Act IV - Scene II

Camp near Sardis. Before Brutus' tent.]

Drum Enter Brutus, Lucilius, [Lucius] and the Army; Titinius and Pindarus meet them.

Stand, ho!
Give the word, ho, and stand.
What now, Lucilius, is Cassius near?
He is at hand, and Pindarus is come
To do you salutation from his master.(5)
He greets me well. Your master, Pindarus,
In his own change, or by ill officers,
Hath given me some worthy cause to wish
Things done undone; but if he be at hand,
I shall be satisfied.(10)
I do not doubt
But that my noble master will appear
Such as he is, full of regard and honor.
He is not doubted. A word, Lucilius,
How he received you. Let me be resolved.(15)
With courtesy and with respect enough,
But not with such familiar instances,
Nor with such free and friendly conference,
As he hath used of old.
Thou hast described(20)
A hot friend cooling. Ever note, Lucilius,
When love begins to sicken and decay
It useth an enforced ceremony.
There are no tricks in plain and simple faith;
But hollow men, like horses hot at hand,(25)
Make gallant show and promise of their mettle;
But when they should endure the bloody spur,
They fall their crests and like deceitful jades
Sink in the trial. Comes his army on?
They mean his night in Sardis to be quarter'd;(30)
The greater part, the horse in general,
Are come with Cassius.

Low march within.

Hark, he is arrived.
March gently on to meet him.

Enter Cassius and his powers.

Stand, ho!
Stand, ho! Speak the word along.(35)
Most noble brother, you have done me wrong.
Judge me, you gods! Wrong I mine enemies?(40)
And, if not so, how should I wrong a brother?
Brutus, this sober form of yours hides wrongs,
And when you do them—
Cassius, be content,
Speak your griefs softly, I do know you well.(45)
Before the eyes of both our armies here,
Which should perceive nothing but love from us,
Let us not wrangle. Bid them move away;
Then in my tent, Cassius, enlarge your griefs,
And I will give you audience.(50)
Bid our commanders lead their charges off
A little from this ground.
Lucilius, do you the like, and let no man
Come to our tent till we have done our conference.(55)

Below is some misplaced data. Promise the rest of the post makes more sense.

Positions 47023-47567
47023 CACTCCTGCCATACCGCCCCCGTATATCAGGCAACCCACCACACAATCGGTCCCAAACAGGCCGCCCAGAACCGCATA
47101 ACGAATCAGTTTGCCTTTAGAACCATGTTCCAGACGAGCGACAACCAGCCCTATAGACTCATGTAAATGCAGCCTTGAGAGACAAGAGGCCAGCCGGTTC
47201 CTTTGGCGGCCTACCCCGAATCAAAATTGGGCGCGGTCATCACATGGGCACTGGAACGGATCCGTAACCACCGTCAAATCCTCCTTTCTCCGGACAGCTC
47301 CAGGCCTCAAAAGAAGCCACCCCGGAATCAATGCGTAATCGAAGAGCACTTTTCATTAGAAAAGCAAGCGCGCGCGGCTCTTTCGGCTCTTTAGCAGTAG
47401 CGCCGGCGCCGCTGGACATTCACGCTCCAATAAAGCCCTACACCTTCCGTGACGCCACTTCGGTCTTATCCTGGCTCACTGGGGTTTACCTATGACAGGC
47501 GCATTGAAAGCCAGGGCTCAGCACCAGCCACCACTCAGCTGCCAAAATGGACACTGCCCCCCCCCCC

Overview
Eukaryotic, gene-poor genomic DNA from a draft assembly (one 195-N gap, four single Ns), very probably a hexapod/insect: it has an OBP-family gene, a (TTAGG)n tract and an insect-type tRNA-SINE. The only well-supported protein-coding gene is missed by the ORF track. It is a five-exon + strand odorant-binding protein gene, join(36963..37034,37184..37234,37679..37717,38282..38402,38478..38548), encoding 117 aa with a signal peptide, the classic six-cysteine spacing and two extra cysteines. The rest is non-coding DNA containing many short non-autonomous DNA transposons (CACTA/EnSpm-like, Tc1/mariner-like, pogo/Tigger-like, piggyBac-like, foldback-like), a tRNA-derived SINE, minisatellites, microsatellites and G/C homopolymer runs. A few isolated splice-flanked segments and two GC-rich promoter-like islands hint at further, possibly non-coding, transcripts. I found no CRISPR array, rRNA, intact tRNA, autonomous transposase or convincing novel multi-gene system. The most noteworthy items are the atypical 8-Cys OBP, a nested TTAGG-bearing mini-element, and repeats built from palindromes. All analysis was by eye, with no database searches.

Let Lucius and Titinius guard our door.

Exeunt [all but] Brutus and Cassius


  1. Brutus’s rhetorical question drips with irony. In the wake of Brutus’s murderous treatment of Caesar, whom he had also considered a brother, these words offer no reassurance.

    — Zachary, Owl Eyes Editor
  2. In these lines, Brutus calls Cassius’s character into question. Where Cassius had once posed as the ringleader of the assassination, Brutus detects his co-conspirator’s confidence and commitment to the cause shrinking in the aftermath of the violence. It is likely that Brutus is projecting his own “cooling” commitment onto Cassius.

    — Zachary, Owl Eyes Editor
  3. Now in retreat from the Roman public, Brutus appears to express some regret over “things done”—the murder of Caesar. Although Brutus has risen to the position of leader in the assassination, his words here suggest a return to his initial position of doubt about the overthrow.

    — Zachary, Owl Eyes Editor
  4. Shakespeare is creating the illusion that there are two large armies assembled just offstage. 

    — William Delaney
  5. Shakespeare creates the impression that there are two huge armies assembled with a number of officers in their forefront. But he wants to write a scene in which Brutus and Cassius have a violent argument in complete privacy. Therefore, Shakespeare has Brutus tell Cassius that they should not "wrangle" publicly but should have the armies withdraw while they meet in his tent.

    Shakespeare liked to write scenes in which there are only two contrasting characters who are usually quarreling. These are the easiest for a writer to handle. Another example is the meeting between Hamlet and his mother in Act 3. Scene 4 of that play.

    — William Delaney
  6. In this context, "ill officers" refers to the actions happening either through Pandarus's own intention or through others' representation of him.

    — Owl Eyes Reader